It was the first day of jury selection. Before jury selection begins the prospective jurors complete a juror questionnaire about their age, family and employment status. On the jury questionnaire, 3 members of the jury panel shared that they are members of the Jehovah’s Witness.
During the first break in jury selection, defense counsel asked to speak with the Judge. In the courtroom, defense counsel told the Judge that she has encountered members of the Jehovah’s Witness during previous jury selections and in her view, they are not appropriate for a jury service based upon their religious views. Specifically, defense counsel explained that it is well known that members of Jehovah’s Witness place God’s law before the law given to them by the Judge.
In a sarcastic tone, the Judge rhetorically asked, “What’s is God’s law anyway?” I asked the Judge to speak with the members of the Jehovah’s Witness to inquire about potential biases and determine for herself whether they were appropriate for jury service. The Judge declined my request and stated that the members of Jehovah’s Witness were not appropriate for jury service. The Judge dismissed the 3 members of the Jehovah’s Witness from jury service.
After their dismissal, a 37-year old male, one of the members of the Jehovah’s Witness, approached me. This man shared that he viewed it his civic duty to serve on a jury and he was disappointed that he would not get the chance. This man acknowledged that he would always place God’s law before anything else, but he could conceive of no circumstances in the medical malpractice trial where such a conflict might occur.
This man, his wife and another member of the Jehovah’s Witness were sent home and not permitted to be a member of a jury, although only 1 of them had spoken with the lawyers or Judge. Even months after this occurred, I am still stunned.
Following the trial, I had a decision to make. I could ignore what happened during jury selection, or I could file a formal complaint against the Judge. Without question, the easier path was to do nothing.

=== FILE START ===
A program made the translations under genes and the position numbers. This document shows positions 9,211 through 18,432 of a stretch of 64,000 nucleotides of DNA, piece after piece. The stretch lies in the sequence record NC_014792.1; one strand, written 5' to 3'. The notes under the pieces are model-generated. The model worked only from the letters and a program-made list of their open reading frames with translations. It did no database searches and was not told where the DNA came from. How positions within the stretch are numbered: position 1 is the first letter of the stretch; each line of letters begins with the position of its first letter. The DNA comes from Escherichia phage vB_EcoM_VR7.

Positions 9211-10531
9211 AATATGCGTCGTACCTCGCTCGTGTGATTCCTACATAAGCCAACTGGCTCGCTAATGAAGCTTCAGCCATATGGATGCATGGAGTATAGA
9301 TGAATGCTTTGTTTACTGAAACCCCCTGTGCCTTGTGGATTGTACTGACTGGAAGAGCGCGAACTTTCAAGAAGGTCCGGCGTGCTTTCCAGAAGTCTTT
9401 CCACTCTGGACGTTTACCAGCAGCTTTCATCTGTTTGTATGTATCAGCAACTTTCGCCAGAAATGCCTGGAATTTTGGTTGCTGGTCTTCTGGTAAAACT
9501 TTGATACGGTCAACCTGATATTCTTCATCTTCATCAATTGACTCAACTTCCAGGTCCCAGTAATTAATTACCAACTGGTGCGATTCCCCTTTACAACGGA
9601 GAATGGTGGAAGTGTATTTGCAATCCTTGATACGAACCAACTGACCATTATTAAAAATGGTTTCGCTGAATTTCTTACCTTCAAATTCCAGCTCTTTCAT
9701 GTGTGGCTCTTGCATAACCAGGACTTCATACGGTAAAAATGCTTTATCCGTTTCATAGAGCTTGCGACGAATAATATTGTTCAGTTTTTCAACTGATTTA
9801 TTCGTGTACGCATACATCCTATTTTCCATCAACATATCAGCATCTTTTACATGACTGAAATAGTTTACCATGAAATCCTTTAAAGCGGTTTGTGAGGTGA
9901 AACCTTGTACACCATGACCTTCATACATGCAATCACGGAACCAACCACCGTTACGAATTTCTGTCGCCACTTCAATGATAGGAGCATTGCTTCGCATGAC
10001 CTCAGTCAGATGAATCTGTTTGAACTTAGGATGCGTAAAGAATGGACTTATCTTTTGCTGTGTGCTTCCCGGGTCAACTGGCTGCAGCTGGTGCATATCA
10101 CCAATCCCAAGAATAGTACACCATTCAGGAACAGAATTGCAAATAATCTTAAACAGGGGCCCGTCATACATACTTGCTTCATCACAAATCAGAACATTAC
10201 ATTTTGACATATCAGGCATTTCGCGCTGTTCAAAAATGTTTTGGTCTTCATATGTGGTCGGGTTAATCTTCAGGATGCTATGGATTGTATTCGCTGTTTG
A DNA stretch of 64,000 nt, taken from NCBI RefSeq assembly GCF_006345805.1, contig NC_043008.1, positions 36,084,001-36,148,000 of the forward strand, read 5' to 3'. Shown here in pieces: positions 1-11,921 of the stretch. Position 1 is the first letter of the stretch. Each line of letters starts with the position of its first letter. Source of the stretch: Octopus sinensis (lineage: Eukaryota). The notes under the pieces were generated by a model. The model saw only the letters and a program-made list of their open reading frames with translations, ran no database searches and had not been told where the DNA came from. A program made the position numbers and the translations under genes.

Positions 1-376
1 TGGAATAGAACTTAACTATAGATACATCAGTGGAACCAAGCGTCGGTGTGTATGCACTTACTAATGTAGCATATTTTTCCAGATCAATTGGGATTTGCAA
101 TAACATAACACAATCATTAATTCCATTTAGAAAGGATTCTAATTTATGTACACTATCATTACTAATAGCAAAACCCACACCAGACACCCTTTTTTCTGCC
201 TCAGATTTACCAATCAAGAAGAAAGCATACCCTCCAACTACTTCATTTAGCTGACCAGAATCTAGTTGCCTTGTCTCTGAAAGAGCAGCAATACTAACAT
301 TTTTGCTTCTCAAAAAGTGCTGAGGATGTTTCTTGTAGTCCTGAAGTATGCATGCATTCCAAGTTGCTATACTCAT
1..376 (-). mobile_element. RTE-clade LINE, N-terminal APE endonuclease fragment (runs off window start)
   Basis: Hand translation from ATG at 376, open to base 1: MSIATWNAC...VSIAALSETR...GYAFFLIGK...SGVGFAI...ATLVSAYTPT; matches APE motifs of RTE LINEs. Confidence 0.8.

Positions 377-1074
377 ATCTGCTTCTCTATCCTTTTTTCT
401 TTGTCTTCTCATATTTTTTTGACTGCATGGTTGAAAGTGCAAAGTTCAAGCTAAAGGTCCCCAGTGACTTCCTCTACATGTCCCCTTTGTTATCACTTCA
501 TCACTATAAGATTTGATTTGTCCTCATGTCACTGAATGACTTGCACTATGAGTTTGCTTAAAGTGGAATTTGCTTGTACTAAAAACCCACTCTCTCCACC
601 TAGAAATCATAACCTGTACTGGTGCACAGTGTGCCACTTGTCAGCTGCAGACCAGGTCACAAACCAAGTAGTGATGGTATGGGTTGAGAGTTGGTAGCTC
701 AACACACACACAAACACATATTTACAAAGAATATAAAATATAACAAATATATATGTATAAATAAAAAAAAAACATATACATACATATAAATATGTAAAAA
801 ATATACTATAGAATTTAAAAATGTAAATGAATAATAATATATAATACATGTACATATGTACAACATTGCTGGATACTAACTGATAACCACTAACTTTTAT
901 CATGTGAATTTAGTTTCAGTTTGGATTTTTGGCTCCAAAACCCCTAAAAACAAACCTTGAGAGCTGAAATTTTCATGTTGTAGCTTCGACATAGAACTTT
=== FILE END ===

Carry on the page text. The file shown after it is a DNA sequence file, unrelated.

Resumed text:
Filing a formal complaint against a Judge is not good for a lawyer’s career. I knew that there would likely be harsh consequences, not only from the Judge, but the Judge’s colleagues in the small county (Putnam County, New York) where the discrimination occurred. But I knew ignoring discrimination was not an option. There was really no choice to be made, so I filed the formal complaint against the Judge.
What happened next was not entirely surprising. For the first time in my career, I was sanctioned by the Judge and I had to pay $7,500 for my “misconduct”. I paid the fine and appealed the Judge’s Order to New York’s Appellate Division. I am confident justice will be served by the higher court and most importantly, the Judge’s discrimination will be exposed.
It is irrelevant what religious group faced the discrimination. I would have done the same thing whether the discrimination was against Hindus, Muslims, Sikhs or atheists. The religious views of the prospective jurors do not matter. What mattered is that the courtroom was closed to 3 members of a particular faith and I could not look the other way.
During the commencement speech for law school, our Dean told us that we were not becoming a “Notre Dame lawyer” on that day. The Dean explained that each one of us would eventually face the most difficult ethical decision of our career. We would be forced to choose between an easy path of doing nothing or the difficult path of doing the right thing, even knowing that there would be harsh consequences. And on the day when we made the difficult ethical choice, only then would we be a “Notre Dame lawyer”.
On that day, I wasn’t quite sure what the Dean meant…but now I do.
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